Great Race coming to town
The Great Race — the longest running vintage automobile rally — is coming to Steamboat.
But don’t expect cars to go any faster than 25 mph down Lincoln Avenue.
Steamboat will be one of 13 overnight stops in the automobile race that begins in Jacksonville, Fla., and ends in Monterey, Calif. The Great Race is a street-legal, timed-endurance rally race that has vintage cars traveling 170 to 480 miles a day on back roads.
The drivers must obey all the rules of the road, including the speed limit, and the vehicles must be 45 years or older.
The event came to Steamboat in 1998, and Sandy Evans Hall, executive vice president of the Steamboat Springs Chamber Resort Association, is glad to see them return.
The vehicles will arrive June 28.
“We are thrilled,” Evans Hall said. “Steamboat has a certain allure because of its historic downtown and ability to house groups of this size.”
At tonight’s City Council meeting, it will be asked to close a section of Lincoln Avenue, from 4 to 7 p.m. starting at Fifth Street, to welcome the drivers into town.
Evans Hall said the group would like to film the cars in historic downtown Steamboat. The footage would then be shown on the Speed Channel.
The vehicles will be coming from Breckenridge and are expected to arrive at 5:30 p.m. and will be on display that night.
This year, the city has agreed to close sections of Lincoln Avenue 13 times for special events.
“Closing down Lincoln Avenue is significant to the community, and we want to make sure it benefits the entire community,” City Clerk Julie Jordan said, adding that the community enjoyed the vintage auto races that occurred in Steamboat over Labor Day weekend. But that event has stopped coming to Steamboat, outgrowing the venue.
The chamber is expecting about 120 competitors and 600 people to visit Steamboat as part of the Great Race. The group will stay at the Sheraton Steamboat Resort and the Steamboat Grand Resort that night and leave the next morning.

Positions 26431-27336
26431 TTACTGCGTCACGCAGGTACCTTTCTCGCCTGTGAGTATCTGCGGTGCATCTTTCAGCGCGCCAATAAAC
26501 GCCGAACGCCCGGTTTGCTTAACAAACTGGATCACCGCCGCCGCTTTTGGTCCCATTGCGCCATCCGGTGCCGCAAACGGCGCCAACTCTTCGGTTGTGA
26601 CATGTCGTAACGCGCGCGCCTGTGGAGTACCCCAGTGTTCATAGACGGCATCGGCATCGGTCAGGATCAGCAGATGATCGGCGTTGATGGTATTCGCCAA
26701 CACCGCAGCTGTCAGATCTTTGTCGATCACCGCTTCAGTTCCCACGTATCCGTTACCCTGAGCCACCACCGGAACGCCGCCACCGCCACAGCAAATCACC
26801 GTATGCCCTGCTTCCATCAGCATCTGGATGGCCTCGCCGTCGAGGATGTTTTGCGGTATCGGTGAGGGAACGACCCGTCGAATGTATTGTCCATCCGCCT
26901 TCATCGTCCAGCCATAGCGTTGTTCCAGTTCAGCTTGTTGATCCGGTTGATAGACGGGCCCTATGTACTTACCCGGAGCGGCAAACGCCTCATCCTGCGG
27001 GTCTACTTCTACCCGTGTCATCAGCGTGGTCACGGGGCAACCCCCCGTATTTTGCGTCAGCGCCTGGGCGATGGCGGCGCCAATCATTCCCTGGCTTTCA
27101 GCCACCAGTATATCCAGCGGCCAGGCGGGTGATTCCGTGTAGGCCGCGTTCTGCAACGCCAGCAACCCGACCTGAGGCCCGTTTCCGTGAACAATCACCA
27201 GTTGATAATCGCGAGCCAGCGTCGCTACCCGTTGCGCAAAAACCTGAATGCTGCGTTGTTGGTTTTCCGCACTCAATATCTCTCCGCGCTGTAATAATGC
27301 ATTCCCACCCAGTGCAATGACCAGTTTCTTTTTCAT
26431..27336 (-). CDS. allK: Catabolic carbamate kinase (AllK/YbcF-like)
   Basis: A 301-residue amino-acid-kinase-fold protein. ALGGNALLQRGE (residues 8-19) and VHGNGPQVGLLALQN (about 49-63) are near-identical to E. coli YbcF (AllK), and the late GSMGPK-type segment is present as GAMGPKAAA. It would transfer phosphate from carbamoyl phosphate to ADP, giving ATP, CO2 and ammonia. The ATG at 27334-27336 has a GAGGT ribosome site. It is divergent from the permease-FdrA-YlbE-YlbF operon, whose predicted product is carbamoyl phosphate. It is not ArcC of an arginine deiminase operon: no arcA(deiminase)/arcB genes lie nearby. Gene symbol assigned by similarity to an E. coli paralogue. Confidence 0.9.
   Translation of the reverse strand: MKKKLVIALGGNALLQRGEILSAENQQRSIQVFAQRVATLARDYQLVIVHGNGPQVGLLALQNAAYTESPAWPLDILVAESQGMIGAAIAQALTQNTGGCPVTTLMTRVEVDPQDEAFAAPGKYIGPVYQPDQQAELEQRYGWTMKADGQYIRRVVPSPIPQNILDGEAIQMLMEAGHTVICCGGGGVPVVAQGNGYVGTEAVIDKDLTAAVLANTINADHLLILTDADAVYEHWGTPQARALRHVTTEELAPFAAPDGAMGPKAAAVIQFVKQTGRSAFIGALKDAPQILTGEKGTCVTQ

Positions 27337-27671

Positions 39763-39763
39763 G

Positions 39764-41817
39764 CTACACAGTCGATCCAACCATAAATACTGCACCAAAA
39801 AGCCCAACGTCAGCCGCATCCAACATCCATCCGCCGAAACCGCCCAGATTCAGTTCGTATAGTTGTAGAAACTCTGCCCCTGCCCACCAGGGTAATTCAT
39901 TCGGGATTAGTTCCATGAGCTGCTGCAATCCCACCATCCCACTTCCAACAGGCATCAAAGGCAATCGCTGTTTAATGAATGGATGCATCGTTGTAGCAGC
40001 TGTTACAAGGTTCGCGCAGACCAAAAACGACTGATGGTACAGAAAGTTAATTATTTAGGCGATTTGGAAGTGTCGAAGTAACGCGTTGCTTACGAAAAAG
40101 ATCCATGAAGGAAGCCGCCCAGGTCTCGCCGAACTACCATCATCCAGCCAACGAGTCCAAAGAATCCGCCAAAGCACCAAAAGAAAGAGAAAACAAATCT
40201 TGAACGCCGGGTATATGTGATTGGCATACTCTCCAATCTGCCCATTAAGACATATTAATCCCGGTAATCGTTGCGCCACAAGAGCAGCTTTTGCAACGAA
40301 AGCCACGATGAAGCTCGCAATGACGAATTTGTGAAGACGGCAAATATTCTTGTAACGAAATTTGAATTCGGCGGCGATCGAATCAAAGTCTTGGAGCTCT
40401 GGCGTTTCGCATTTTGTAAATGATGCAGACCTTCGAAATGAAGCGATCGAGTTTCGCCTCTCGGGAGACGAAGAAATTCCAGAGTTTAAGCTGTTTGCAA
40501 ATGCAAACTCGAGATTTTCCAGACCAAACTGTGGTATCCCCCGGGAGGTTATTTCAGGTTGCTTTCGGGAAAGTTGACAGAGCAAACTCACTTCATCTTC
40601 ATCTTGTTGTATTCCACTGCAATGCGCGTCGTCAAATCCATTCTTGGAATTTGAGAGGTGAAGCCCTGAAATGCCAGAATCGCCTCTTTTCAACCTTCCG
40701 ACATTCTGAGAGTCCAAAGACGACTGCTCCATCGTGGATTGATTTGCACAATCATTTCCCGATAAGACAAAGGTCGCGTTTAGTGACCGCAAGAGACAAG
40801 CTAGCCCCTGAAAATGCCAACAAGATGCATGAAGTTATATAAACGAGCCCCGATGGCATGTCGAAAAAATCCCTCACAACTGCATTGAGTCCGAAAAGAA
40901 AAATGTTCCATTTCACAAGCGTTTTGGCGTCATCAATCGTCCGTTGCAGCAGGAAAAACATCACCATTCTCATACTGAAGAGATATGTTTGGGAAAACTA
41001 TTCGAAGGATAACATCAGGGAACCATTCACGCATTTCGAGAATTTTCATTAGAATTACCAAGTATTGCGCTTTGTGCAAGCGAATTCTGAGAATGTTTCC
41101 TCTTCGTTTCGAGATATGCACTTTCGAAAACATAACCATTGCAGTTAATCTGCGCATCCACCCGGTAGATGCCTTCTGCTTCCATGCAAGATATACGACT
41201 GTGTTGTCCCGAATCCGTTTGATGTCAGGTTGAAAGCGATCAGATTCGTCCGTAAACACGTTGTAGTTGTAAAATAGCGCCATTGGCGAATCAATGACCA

According to the Great Race Web site, Director John Classen logs more than 20,000 miles on three trips across the country searching for the “most challenging back roads to incorporate into the competition.”
The competition has the drivers pick up an instruction packet each day, which details every stop, turn and speed change. The competitors’ goal is to match the perfect times established by Classen. Racers can use only a wristwatch, analog clock, speedometer, and pencil and paper.
Evans Hall said there is a $300,000 prize purse at the end of the race.
In other business:
n The City Council and Steamboat Springs Chamber Resort Association could enter into a contract for the first time since vendor’s fees were first collected in 1984.
Tonight council will be asked to approve the first reading of an ordinance approving the agreement between the city and the chamber. The agreement states the chamber’s role in marketing and promoting Steamboat as a year-round resort.
It also states that the city will pay the chamber the amount equal to what was collected through vendor’s fees, which is 3.3 percent of all sales tax collected from the city’s 4 percent sales tax rate. The amount is expected to be about $470,000.
The city also is agreeing to pay the chamber $75,000 for attracting, promoting and coordinating special events during 2004.
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